If we carry on walking down the Strand away from Charing Cross station, we soon see, on the north side of the street, the imposing sight of Coutts bank:
Dickens would probably be pleased to see that his old bank is still on the Strand, although it used to be on the other side of the street:
I have passed all my days in London, until I have formed as many and intense local attachments as any of you mountaineers can have done with dead nature. The lighted shops of the Strand and Fleet Street; the innumerable trades, tradesmen and customers; coaches, wagons, playhouses; all the bustle and wickedness round about Covent Garden; the very women of the town, the watchmen, drunken scenes, rattles - life awake, if you awake, at all hours of the night... Read more »
Northumberland House was one of the last survivors of the noblemen’s palaces which originally lined the Strand. It stood on the south side of Trafalgar Square at the start of the Strand, and was recognised by its distinctive lion on the top of the roof. This lion is the symbol of the Dukes of Northumberland, and its twin now stands on the gates to Syon Park in West London. It's strange to think that, before the rapid expansion of London, Syon Park would have been considered a country residence in the early nineteenth-century! Read more »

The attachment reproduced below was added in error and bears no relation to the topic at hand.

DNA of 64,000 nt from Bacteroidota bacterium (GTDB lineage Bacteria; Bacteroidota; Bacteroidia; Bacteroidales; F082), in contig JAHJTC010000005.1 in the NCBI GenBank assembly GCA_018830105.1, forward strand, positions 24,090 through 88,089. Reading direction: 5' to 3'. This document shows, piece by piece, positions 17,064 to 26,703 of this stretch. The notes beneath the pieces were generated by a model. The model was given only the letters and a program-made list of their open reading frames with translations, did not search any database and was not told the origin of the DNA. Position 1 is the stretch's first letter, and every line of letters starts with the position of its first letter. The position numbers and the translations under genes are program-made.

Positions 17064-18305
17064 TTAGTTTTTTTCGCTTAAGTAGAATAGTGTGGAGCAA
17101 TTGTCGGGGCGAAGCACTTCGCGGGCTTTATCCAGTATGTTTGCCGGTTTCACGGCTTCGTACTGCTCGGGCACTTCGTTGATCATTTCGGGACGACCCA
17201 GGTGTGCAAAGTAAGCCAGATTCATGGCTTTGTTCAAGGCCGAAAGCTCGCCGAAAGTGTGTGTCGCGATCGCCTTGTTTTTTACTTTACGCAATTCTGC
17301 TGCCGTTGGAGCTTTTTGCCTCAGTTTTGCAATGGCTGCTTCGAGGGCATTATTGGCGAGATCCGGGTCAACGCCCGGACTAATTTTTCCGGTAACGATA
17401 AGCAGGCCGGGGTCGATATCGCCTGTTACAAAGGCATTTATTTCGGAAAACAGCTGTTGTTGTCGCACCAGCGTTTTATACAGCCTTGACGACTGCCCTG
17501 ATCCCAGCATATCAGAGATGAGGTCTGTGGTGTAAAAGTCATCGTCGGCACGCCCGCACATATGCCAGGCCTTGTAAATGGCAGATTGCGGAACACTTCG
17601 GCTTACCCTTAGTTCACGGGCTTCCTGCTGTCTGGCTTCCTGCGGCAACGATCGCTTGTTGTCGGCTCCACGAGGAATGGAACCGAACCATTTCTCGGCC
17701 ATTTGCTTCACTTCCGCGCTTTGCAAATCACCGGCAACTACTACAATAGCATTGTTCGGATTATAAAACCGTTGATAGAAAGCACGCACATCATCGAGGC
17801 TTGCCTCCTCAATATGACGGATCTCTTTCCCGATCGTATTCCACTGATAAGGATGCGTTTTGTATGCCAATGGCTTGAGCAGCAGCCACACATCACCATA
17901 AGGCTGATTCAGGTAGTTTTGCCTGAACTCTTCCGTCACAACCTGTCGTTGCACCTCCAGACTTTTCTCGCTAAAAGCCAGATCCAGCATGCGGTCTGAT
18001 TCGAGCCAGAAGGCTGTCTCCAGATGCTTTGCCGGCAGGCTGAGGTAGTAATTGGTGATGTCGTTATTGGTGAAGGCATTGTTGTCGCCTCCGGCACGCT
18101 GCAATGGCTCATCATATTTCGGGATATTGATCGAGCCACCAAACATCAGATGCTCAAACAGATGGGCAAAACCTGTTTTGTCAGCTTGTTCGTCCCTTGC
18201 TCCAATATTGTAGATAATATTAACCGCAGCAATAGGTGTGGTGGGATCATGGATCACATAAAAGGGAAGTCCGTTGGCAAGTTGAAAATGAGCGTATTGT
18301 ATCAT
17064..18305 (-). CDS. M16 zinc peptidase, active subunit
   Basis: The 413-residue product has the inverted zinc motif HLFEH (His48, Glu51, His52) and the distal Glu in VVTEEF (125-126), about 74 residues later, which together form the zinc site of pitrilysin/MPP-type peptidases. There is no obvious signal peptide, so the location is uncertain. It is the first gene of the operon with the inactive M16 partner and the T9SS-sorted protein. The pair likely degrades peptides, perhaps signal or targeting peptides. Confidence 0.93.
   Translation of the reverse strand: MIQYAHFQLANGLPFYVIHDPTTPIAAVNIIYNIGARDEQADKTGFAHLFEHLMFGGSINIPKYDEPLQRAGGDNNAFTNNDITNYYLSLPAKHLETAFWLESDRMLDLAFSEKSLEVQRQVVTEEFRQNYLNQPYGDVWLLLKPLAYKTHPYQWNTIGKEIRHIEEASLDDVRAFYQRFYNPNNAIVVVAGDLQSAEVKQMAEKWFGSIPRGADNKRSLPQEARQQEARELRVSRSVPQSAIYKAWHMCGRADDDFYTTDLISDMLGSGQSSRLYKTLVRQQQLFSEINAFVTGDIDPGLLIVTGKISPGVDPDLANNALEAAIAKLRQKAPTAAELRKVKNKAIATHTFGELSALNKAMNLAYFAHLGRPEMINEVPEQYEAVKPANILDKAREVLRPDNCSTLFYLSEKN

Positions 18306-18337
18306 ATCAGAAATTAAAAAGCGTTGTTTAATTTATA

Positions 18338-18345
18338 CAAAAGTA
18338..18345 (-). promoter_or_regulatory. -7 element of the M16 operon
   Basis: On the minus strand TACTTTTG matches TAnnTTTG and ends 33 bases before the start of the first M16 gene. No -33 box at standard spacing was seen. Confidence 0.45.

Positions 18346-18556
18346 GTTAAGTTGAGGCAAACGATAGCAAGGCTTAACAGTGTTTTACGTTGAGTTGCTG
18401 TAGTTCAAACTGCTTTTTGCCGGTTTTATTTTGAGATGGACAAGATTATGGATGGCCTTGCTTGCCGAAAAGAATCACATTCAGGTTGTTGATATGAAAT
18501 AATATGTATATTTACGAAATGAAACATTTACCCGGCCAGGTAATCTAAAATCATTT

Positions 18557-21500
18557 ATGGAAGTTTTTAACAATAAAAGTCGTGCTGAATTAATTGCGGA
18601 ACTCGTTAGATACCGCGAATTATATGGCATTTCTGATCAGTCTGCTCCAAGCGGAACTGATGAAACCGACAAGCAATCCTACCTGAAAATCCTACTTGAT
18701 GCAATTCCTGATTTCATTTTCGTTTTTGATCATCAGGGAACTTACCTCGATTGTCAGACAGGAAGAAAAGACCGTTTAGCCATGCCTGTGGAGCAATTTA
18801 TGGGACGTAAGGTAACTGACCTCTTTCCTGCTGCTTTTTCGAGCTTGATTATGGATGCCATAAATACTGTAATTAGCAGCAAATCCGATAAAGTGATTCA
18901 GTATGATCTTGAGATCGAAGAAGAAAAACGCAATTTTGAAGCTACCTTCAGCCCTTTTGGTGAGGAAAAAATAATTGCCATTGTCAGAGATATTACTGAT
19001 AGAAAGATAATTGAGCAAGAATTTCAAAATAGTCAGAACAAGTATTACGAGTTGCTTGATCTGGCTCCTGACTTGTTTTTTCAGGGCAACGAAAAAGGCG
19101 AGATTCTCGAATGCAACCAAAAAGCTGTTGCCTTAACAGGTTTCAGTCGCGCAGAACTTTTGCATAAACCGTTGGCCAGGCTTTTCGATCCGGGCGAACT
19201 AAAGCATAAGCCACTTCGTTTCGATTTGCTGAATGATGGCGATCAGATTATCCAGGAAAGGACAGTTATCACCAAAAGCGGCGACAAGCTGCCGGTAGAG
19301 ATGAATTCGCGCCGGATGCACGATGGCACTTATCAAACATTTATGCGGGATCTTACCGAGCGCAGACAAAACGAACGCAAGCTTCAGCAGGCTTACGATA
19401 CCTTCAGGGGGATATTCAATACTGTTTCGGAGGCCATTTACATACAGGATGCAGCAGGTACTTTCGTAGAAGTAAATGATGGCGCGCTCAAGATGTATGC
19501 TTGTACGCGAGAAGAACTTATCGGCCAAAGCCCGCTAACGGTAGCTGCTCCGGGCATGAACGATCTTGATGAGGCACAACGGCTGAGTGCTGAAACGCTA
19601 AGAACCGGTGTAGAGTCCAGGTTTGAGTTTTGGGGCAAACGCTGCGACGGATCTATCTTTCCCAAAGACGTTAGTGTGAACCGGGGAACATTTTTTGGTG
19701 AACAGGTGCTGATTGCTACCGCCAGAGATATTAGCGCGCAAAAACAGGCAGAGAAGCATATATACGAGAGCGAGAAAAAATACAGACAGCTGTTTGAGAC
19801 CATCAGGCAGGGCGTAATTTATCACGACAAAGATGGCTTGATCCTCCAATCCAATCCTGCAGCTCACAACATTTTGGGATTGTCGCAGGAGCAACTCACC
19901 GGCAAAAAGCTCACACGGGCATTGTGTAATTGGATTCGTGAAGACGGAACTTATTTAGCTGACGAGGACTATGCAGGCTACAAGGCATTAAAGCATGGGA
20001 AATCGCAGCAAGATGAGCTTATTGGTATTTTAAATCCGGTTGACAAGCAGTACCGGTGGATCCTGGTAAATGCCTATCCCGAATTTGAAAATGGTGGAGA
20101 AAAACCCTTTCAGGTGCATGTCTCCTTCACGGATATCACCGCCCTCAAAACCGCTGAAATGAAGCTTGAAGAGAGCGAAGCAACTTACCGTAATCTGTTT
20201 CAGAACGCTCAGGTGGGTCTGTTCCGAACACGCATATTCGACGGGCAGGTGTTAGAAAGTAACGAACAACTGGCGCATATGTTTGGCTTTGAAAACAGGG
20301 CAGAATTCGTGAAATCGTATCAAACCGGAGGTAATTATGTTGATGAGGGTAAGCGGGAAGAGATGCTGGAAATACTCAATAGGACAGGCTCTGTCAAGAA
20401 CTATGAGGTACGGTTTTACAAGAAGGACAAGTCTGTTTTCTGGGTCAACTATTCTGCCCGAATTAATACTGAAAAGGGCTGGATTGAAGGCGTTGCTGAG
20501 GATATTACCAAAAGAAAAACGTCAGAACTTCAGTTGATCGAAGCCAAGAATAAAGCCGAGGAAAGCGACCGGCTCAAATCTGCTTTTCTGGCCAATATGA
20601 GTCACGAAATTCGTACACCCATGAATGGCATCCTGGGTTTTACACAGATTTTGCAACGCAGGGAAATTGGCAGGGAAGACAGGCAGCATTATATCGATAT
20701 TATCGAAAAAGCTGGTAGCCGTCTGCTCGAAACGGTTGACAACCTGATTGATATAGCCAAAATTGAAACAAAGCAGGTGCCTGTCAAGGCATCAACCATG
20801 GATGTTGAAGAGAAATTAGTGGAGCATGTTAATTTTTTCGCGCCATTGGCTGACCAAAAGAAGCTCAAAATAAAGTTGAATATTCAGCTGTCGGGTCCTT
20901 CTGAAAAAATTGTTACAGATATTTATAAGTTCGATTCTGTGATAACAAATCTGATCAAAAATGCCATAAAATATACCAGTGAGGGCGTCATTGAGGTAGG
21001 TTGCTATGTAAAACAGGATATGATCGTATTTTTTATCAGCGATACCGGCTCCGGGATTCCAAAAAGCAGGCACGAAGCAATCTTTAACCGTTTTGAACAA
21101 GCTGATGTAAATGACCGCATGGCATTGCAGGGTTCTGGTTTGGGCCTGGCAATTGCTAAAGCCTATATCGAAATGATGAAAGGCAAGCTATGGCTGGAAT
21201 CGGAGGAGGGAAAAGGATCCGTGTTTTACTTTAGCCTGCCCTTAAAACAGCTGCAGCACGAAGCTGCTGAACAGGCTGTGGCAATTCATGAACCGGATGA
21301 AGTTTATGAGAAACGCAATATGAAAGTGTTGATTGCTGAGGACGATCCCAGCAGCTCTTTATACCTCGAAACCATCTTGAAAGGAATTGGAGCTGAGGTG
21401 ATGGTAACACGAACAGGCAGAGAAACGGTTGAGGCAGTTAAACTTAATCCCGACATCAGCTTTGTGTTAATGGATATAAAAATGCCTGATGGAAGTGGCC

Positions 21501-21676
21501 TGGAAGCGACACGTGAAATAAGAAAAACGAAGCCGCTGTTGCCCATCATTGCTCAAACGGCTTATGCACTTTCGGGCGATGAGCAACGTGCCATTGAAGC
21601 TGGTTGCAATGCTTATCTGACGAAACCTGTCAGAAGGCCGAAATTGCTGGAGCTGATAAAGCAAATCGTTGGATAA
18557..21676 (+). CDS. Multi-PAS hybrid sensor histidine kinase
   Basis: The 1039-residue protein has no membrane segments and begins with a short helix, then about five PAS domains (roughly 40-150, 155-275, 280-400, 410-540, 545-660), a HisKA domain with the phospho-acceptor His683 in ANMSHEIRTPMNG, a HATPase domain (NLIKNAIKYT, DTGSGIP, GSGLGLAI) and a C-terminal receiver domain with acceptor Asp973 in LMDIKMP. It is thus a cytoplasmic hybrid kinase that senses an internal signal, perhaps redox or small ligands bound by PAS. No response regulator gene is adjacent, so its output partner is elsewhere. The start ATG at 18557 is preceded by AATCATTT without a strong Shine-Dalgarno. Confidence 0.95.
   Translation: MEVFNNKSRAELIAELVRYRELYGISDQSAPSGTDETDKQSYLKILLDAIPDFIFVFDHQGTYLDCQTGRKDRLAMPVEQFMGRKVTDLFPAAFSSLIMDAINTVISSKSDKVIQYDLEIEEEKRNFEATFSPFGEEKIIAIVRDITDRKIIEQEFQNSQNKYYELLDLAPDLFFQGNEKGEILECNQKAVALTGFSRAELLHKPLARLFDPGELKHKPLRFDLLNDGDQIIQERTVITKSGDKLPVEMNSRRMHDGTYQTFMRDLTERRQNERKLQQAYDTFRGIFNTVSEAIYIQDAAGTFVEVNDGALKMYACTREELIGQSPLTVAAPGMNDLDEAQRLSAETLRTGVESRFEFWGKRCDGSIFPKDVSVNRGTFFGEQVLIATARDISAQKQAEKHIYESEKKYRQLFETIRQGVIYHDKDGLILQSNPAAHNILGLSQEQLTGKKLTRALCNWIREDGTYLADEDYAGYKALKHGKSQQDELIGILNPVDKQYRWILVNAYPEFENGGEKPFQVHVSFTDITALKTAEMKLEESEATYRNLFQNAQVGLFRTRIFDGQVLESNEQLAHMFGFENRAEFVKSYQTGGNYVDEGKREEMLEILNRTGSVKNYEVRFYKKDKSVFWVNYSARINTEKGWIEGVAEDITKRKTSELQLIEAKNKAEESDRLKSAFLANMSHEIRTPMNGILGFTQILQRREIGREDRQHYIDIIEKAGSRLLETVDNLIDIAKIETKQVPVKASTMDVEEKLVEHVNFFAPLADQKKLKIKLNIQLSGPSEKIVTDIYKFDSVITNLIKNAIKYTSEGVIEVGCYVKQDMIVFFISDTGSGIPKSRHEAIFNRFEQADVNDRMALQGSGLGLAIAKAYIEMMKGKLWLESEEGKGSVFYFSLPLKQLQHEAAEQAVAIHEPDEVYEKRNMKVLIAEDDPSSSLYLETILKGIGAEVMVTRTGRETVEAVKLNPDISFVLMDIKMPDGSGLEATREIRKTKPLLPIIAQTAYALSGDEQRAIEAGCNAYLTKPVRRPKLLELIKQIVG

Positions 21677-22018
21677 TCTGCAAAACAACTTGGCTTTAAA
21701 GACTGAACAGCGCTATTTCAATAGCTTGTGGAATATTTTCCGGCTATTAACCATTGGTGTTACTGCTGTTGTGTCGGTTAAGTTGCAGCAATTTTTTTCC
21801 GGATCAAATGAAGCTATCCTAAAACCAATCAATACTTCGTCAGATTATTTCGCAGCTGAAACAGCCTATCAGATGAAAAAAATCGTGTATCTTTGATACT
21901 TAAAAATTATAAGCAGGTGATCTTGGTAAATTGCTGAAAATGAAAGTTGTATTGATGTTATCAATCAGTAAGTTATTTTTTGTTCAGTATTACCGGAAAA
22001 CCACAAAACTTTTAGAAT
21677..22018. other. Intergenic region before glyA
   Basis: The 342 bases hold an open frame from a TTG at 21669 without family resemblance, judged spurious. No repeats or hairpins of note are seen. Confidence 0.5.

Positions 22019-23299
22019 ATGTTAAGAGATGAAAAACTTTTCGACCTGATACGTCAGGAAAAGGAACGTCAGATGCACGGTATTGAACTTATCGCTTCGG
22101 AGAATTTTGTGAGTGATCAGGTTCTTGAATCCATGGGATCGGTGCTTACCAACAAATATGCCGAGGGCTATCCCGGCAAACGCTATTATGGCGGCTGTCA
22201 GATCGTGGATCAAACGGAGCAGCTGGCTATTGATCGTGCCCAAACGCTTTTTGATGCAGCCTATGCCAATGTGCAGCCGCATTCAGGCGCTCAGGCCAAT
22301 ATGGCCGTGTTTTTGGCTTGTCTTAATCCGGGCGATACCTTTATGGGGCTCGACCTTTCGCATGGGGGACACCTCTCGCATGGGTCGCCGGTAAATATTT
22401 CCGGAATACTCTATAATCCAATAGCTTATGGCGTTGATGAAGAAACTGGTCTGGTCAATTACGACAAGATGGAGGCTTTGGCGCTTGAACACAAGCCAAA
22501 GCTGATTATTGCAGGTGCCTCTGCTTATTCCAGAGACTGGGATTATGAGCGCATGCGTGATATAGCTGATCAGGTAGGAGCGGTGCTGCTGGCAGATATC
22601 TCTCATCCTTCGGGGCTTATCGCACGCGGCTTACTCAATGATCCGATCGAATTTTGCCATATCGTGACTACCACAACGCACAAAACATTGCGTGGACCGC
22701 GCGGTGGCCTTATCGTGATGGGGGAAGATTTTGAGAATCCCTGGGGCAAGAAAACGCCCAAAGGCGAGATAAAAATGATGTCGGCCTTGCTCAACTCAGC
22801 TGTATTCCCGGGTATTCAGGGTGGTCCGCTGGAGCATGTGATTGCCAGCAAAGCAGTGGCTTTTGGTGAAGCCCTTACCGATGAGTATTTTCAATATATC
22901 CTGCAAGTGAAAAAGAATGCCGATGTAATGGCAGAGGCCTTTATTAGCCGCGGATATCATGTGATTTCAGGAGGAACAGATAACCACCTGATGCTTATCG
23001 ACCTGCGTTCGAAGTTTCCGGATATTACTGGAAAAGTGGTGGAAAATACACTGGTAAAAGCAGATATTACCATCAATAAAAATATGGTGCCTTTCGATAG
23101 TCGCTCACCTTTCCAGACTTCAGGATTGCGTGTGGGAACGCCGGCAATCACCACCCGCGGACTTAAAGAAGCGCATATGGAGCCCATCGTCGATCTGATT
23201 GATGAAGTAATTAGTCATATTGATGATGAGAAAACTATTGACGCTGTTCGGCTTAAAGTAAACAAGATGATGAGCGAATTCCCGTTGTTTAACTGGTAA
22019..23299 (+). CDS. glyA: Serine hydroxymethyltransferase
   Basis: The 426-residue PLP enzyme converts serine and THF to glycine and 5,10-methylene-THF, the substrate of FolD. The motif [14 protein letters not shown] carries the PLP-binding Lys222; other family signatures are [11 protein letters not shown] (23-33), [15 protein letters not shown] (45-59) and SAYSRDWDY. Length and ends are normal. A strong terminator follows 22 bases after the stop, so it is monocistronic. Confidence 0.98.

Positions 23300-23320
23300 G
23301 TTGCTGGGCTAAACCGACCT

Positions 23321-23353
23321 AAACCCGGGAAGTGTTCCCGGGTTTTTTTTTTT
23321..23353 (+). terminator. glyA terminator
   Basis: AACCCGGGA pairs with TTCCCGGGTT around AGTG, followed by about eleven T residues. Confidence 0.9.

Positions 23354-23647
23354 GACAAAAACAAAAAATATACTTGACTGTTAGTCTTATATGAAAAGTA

To me, Charing Cross Station is such a fixture of the western end of the Strand that is difficult to think that it is not yet 150 years old. I pass the station often when I leave the tube at Embankment on my way to King's College. In the nineteenth-century, Charing Cross was an example of industrial modernity overwriting the old city.
Charing Cross Station opened in 1864, and the hotel opened a year later. The Illustrated London News portrayed it as both a glowing symbol of modernity, and a gothic monster, lowering in the heart of the city.
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The Following article by Matthew Sweet appeared in the Observer Magazine on 30th October 2011. It's certainly a fascinating read for anyone interested in the history of The Savoy (and other London hotels) and experiences on the Strand during the second world war.
Trafalgar Square has long been associated with national celebrations. The present Queen marked her Silver Jubilee in 1977 with a carriage procession from Buckingham Palace which went through Trafalgar Square and down the Strand.
She followed in the path of Queen Victoria, who was proclaimed Queen at Charing Cross in 1837, and in 1887 marked her jubilee with a procession along the same route.